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Phineas Taylor Barnum and His Elephant

From Barnum's autobiography.

This story is meant to be read aloud. Read it as if you are announcing a circus act, mostly in a loud and excited voice. But when you get to the parts that are in parentheses, read it in a lower voice, as if you're the showman telling the crowd exactly how you managed to bamboozle them.


He was the greatest showman in America! He was a man who was know and loved everywhere, the most famous person in the United States in the nineteenth century! He was the man who created "the greatest show on earth"! He was a man named Phineas Taylor Barnum.

P. T. Barnum was a showman, the greatest showman of all time, a man who put on shows of strange and wonderful things in his giant Museum in New York City!

(Of course he made lots of money in the process.)

P. T. Barnum exhibited the very first live hippopotamus ever seen in North America! His museum was known for its amazing and incredible animals. He exhibited the amazing Feejee Mermaid!

(True, the Feejee Mermaid was actually a fake that had been glued together. But at least he later admitted that it was a fake.)

It was P. T. Barnum discovered Jenny Lind, the greatest singer of the day, the woman who was known as "The Swedish Nightingale" because of her beautiful voice. And it was P. T. Barnum who brought Jenny Lind all the way from Sweden to North America!

(But more than anything, Barnum was an expert at the art of making money. He made lots and lots of money, so much money that he was able to give away lots of money to his church, to help found Tufts University, to help stop drinking.

(He had a two-part secret for making money. First, give the public good value. Second, get all the free advertising that you can! Here's an example of how Barnum gave good value, and got free advertising for his fabulous American Museum....)

P. T. Barnum brought thirteen elephants farthest Asia to North America. He exhibited them in New York and all across the North American continent.

(Of course, he made huge amounts of money in the process).

At the end of four years, he sold all the elephants, except for one elephant that he kept to use on his farm in Connecticut. Yes, P. T. Barnum brought the elephant to his farm, and he figured out a way to hitch a plow to the elephant. Then he hired a man to plow a corner of his farm, a six-acre plot of land that lay right next to the main line of the New York and New Haven Railroad.

(Now the man who was in charge of the elephant was not really a farmer. No, instead of farming, he had a different job. He had a time-table for the railroad, and every time a passenger train was due to pass by, he made sure the elephant was busily engaged in drawing the plow, right where all the passengers could best see.)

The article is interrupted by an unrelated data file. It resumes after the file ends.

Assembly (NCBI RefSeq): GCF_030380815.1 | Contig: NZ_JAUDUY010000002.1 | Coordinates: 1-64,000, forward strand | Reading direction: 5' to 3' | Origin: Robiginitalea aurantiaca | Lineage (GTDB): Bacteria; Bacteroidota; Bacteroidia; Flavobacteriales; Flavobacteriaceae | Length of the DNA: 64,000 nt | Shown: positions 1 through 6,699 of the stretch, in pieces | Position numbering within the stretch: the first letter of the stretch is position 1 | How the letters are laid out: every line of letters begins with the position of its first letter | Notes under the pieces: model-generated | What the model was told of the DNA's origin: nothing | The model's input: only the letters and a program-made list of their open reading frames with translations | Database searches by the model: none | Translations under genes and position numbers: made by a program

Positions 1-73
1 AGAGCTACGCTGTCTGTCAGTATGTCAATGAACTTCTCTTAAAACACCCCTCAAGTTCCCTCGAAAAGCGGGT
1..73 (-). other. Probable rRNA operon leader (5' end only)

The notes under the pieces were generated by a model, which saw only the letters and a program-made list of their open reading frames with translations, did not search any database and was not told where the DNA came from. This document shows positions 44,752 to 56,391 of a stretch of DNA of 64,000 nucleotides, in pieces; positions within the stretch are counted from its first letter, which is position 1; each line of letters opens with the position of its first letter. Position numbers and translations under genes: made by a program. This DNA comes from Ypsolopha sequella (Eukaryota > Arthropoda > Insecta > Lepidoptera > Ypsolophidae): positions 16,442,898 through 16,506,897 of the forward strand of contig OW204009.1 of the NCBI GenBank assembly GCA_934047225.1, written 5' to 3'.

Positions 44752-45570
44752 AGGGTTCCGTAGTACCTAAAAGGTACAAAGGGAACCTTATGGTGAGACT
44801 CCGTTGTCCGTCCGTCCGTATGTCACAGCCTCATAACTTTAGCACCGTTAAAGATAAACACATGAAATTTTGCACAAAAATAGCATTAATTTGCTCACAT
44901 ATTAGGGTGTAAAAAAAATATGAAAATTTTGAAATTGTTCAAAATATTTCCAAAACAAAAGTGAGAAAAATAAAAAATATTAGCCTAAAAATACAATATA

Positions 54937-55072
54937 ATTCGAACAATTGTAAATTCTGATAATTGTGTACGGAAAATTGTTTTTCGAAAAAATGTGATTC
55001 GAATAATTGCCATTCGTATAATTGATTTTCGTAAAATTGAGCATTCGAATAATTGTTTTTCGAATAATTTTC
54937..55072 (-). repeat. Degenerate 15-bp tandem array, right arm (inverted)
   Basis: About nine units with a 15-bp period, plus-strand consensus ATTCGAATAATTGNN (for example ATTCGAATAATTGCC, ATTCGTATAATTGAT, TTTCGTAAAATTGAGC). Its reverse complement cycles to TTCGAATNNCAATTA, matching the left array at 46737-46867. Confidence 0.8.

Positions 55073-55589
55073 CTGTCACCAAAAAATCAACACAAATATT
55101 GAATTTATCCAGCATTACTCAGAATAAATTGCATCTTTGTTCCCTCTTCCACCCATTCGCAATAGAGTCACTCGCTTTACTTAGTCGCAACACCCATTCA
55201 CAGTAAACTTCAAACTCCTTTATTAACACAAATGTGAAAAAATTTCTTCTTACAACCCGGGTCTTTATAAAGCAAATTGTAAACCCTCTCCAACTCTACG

Hundreds of people each day rode the train right past Barnum's elephant. As you can imagine, they were amazed and astonished! Barnum was using an elephant to draw a plow! Reporters from all the New York newspapers came to write stories on this amazing spectacle. People wrote letters to Barnum from far and wide, asking his advice on how they, too, might use an elephant to draw a plow on their farms!

(Barnum responded to all these letters, saying: "Now this is strictly confidential, but for goodness sake, don't even think of getting an elephant, they eat far too much hay and you would loose money. I'm just doing it to draw attention to my museum in New York.")

Pictures of Barnum's elephant pulling the plow began to appear in newspapers all across the United States, and even overseas in Europe. People came out to Connecticut on purpose just to see Barnum's elephant at work. They would say, "Why look at that! That's a real elephant drawing that plow! If Barnum can use an elephant on his farm, he must have all kinds of animals at his Museum, so I'm going to go to the Museum as soon as I get to New York!"

(Then one day, an old farmer friend of Barnum's came to visit and see the elephant at work. By this time, that six acre plot of land beside the railroad had been plowed over about sixty times. The farmer watched the elephant work for a while, and then he turned to Barnum and said, "My team of oxen could pull harder than that elephant any day."

("Oh, no," said Barnum, "that elephant can draw better than your oxen, that I guarantee."

("I don't want to doubt your word," said his farmer friend, "but I would like to know just what that elephant could draw better than my oxen!"

("That's easy," said Barnum. "That elephant can draw the attention of twenty million people to Barnum's Museum.")

With twenty million people coming to his museum, Barnum made even more money!

P. T. Barnum is one of my favorite Unitarian Universalists, precisely because he wasn't perfect. He didn't always tell the truth, but at least he later admitted when he tried to fool people. He made lots and lots of money, but he made sure to give lots of his money away to help other people. He gave money to poor people, and he gave money to help people stop drinking, and he built parks that everyone could use, and he gave lots of money to his Universalist church. I like P. T. Barnum because I know I'm not perfect. But even though I make mistakes perhaps like Mr. Barnum I can help make the world a better place.